WASHINGTON, April 28 (UPI) -- More than a dozen weeks after President George W. Bush announced his ambitious new plan for sending astronauts back to the moon and beyond, interest by the public and politicians has failed to ignite.
Instead of the technical challenges to manned flights to the moon or Mars, the focus has been mainly on the project's possible cost, and on the question of whether NASA is up to the job.
In the aftermath of Bush's speech at NASA headquarters in Washington on Jan. 14, public opinion polls have indicated strong support for the near-term elements of the space plan, such as returning the space shuttle fleet safely to flight and completing the International Space Station. But advancing the idea of returning U.S. astronauts to the ancient dust of the moon in the next decade, or to the red planet Mars, has not exactly ignited rockets of enthusiasm. Yet both the White House and NASA remain optimistic that both public and political support will grow as the proposals receive more exposure and are explained more fully.
As announced by Bush, the new course of the nation's civil space program is an extended exploration agenda. Called a new vision and mission for NASA, the plan consists of five elements.
-- First is fixing the technical and managerial issues that led to the shuttle Columbia disaster on Feb. 1, 2003, and restoring the fleet of winged spaceships to safe service.
-- Second, once the shuttles are flying again, their primary if not sole task will be to assemble the remaining elements of the space station into a final, completed orbiting base. Hundreds of tons of cargo and equipment bound for the station remain stored in hangars at the Kennedy Space Center in Florida, awaiting their shuttle ride into space. The units were built only for launch aboard -- and assembly by -- the shuttle fleet. Following the completion of the station, around 2010, the shuttles are scheduled to be retired.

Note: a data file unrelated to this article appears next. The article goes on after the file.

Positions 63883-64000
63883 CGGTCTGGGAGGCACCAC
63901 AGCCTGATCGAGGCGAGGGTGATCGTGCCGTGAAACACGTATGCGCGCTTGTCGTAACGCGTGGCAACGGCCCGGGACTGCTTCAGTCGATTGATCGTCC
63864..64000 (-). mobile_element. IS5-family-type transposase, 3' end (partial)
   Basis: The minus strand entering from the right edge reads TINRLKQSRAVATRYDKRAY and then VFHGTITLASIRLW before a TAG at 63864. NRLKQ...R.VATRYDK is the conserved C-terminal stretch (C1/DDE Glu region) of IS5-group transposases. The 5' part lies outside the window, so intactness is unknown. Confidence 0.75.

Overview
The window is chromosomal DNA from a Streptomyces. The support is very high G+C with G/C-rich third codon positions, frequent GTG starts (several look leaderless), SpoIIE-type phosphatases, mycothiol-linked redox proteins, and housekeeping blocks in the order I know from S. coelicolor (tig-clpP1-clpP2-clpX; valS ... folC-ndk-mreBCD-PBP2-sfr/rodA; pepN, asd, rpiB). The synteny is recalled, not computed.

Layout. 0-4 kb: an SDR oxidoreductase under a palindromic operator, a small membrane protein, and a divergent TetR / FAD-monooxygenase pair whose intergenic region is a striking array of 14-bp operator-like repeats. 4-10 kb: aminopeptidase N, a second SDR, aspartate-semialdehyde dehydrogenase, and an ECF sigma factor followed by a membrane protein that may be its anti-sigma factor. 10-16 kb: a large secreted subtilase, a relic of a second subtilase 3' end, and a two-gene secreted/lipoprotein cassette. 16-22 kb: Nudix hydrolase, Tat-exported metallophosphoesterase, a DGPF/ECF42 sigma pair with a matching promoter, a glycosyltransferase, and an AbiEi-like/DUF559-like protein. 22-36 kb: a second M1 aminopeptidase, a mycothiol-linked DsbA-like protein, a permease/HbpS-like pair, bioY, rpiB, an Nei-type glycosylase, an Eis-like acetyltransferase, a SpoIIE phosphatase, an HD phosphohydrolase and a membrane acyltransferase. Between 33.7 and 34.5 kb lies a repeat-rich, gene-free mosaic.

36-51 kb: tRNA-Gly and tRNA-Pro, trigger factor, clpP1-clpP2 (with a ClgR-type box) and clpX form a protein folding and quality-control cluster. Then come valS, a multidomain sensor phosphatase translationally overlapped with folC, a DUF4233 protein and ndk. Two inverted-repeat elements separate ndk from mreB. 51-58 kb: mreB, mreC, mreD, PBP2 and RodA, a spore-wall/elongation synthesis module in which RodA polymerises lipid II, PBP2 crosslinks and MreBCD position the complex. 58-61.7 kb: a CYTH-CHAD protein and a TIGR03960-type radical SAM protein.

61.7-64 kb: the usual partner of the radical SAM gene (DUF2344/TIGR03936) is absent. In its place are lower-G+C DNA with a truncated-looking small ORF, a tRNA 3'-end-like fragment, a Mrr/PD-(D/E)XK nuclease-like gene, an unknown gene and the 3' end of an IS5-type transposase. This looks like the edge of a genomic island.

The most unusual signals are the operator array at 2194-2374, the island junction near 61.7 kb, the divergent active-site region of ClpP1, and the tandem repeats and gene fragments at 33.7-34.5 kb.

-- Third, Bush wants to pump new life into robotics technology, designing an advanced race of probes that could accompany astronauts on their space journeys but also fly on their own to the same or other, more hazardous destinations in space.
-- Fourth, Bush has called for a new generation of advanced manned spaceships, called crew exploration vehicles. These craft could shuttle crews back and forth to the station after the shuttle is retired, but their main use would be to return American astronauts to the lunar surface to establish a permanent outpost there.
-- Fifth, following the moon voyages -- intended mainly to test and develop new space equipment and technologies -- Bush wants to send astronauts to Mars, and possibly beyond, in an advanced human space exploration agenda.
No sooner had the president announced all these initiatives at NASA headquarters did his proposal begin to run into resistance and criticisms.
Although NASA Administrator Sean O'Keefe and the White House had spent months laying the groundwork for the new space initiative, there seems to have been a lack of a rollout strategy once the administration went public.
Several congressional staffers, some briefed the day before Bush spoke and others shortly thereafter, openly scoffed at the plan to pay for the initiative. That plan called for a small boost to NASA's budget over the next three years, after which the agency would be allotted little new annual money.
Instead, the initiative calls for a fundamental restructuring of the space agency that would free up some $11 billion from existing programs to be diverted to the space initiative. Such restructuring would fund the early years of the U.S. return to the moon, new robotics technologies and the new crew spaceships. But other, larger rockets to haul cargoes into orbit for the project -- as well as the manned Mars part of the program -- would be funded in as- yet-undetermined future outlays.
The uncertainty quickly surfaced as the space plan made its early rounds on Capitol Hill. No one in the administration could explain, for example, what the manned Mars flights would cost. O'Keefe's position was reasonable on its face, because major details, such as how the Mars ships would be designed and what mission plans they would follow -- and when -- were nowhere near being determined.